• Summary
  • Contents
  • Subject index

Interest in economics is at an all-time high. Among the challenges facing the nation is an economy with rapidly rising unemployment, failures of major businesses and industries, and continued dependence on oil with its wildly fluctuating price. Economists have dealt with such questions for generations, but they have taken on new meaning and significance.Tackling these questions and encompassing analysis of traditional economic theory and topics as well as those that economists have only more recently addressed, 21st Century Economics: A Reference Handbook is a must-have reference resource.Key FeaturesProvides highly readable summaries of theory and models in key areas of micro and macroeconomics, helpful for students trying to get a "big picture" sense of the fieldIncludes introductions to relevant theory as well as empirical evidence, useful for readers interested in learning about economic analysis of an issue as well for students embarking on research projectsFeatures chapters focused on cutting-edge topics with appeal for economists seeking to learn about extensions of analysis into new areas as well as new approaches Presents models in graphical format and summarizes empirical evidence in ways that do not require much background in statistics or econometrics, so as to maximize accessibility to students.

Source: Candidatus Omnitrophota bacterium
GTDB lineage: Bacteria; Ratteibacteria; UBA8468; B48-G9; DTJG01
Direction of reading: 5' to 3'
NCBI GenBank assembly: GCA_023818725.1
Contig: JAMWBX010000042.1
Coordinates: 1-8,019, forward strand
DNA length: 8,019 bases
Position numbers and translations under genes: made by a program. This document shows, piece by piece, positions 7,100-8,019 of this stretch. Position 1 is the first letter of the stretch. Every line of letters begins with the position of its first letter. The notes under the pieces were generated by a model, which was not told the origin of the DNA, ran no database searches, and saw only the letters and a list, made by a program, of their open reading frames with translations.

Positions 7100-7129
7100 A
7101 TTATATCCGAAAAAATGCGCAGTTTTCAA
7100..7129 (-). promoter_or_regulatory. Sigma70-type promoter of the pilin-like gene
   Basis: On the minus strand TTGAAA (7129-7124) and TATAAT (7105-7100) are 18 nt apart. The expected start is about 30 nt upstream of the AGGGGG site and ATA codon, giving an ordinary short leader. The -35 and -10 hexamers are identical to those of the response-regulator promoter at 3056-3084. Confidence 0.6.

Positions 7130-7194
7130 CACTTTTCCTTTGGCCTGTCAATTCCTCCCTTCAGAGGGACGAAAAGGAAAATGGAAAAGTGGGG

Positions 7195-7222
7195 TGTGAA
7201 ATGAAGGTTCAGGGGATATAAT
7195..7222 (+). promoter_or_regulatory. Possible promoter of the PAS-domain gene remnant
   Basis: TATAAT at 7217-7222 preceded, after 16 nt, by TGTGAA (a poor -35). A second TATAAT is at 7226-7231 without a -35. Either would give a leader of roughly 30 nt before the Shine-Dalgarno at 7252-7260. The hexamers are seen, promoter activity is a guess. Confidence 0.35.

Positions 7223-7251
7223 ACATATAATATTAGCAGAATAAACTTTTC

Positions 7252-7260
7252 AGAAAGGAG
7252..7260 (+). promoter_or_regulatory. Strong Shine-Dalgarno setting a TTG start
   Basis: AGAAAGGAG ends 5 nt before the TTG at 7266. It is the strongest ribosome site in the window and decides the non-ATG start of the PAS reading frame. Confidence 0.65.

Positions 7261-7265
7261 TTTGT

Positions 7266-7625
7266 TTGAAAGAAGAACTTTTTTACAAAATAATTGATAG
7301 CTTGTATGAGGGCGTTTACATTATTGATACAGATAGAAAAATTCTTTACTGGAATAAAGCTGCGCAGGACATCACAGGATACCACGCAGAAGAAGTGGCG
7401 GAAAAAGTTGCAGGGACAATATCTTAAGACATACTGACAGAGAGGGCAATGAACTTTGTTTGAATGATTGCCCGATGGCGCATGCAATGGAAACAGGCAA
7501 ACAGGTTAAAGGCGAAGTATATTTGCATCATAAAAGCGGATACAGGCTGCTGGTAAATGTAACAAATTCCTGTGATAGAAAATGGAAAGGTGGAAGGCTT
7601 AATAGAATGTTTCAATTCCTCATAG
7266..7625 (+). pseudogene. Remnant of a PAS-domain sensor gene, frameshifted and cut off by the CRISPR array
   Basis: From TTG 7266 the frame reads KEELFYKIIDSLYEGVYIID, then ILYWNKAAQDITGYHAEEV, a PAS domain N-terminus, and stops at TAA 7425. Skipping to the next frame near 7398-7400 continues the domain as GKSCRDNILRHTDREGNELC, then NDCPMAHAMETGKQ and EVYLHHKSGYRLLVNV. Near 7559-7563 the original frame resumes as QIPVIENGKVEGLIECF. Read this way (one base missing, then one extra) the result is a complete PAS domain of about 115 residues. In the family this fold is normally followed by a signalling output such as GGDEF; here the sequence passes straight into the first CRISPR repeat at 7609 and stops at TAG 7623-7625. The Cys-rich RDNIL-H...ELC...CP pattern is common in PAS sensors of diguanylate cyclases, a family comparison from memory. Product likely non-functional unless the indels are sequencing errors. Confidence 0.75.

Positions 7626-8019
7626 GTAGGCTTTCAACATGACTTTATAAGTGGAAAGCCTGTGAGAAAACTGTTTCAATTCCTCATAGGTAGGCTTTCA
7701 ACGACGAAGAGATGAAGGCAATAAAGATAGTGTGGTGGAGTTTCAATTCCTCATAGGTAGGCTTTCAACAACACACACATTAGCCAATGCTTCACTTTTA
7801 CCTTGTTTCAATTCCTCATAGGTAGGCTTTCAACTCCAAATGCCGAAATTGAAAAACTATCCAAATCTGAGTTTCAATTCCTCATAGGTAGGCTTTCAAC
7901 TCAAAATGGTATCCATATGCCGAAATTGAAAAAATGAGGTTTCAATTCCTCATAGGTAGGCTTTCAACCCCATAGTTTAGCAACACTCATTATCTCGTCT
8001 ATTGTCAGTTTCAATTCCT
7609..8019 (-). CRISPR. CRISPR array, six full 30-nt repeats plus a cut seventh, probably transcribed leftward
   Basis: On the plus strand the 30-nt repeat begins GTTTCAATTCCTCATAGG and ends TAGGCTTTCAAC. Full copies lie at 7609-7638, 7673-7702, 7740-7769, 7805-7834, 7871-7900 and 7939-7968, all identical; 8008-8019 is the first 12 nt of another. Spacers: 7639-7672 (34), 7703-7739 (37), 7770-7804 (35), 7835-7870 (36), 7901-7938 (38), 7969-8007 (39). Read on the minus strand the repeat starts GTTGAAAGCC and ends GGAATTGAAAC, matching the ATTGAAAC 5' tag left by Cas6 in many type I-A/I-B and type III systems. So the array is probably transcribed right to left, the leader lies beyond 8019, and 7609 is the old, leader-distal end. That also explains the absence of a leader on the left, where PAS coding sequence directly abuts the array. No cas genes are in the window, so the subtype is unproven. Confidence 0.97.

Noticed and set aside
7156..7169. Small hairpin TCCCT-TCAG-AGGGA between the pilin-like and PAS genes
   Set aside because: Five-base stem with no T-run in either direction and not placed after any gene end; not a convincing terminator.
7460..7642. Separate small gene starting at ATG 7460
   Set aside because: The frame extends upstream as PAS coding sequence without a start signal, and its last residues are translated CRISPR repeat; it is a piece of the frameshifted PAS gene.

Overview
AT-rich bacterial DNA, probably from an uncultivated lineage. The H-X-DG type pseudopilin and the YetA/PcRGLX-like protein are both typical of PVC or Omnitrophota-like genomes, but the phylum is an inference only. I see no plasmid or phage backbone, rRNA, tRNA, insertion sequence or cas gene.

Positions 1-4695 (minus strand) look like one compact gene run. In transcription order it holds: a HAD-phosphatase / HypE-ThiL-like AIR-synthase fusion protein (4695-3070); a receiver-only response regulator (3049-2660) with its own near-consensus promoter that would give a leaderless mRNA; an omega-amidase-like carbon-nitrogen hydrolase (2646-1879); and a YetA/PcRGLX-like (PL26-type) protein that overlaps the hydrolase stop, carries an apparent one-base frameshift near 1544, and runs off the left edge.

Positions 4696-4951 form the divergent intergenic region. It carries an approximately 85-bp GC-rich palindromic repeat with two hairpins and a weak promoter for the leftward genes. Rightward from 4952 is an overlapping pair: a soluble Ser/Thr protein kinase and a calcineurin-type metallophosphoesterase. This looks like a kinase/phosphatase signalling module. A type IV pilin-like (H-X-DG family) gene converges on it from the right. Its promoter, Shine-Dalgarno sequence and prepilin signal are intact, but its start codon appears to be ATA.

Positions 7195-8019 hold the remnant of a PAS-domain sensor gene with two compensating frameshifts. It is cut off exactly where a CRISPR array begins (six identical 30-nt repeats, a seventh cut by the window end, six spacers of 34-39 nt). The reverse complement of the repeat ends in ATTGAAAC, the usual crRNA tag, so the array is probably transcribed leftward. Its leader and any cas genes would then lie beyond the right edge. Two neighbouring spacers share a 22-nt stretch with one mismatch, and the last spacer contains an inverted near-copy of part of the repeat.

Transaction Cost Economics
Transaction cost economics

Economics is the study of human interactions involving trade. In addition to the costs of production and distribution, every trade has associated with it the costs of the trade itself: of locating trading partners, of negotiating the terms of the trade and adapting those terms as economic conditions change, of monitoring and enforcing the terms of the trade, and so forth. These costs are called transaction costs, and traders' attempts to limit them explain why many economic, political, and social institutions have evolved the way they have.

Transaction cost economists seek to understand how transaction costs influence the design and evolution of the institutions used to coordinate economic relationships. Friedrich Hayek (1945) has written of the “marvel” of the spontaneous coordination ...

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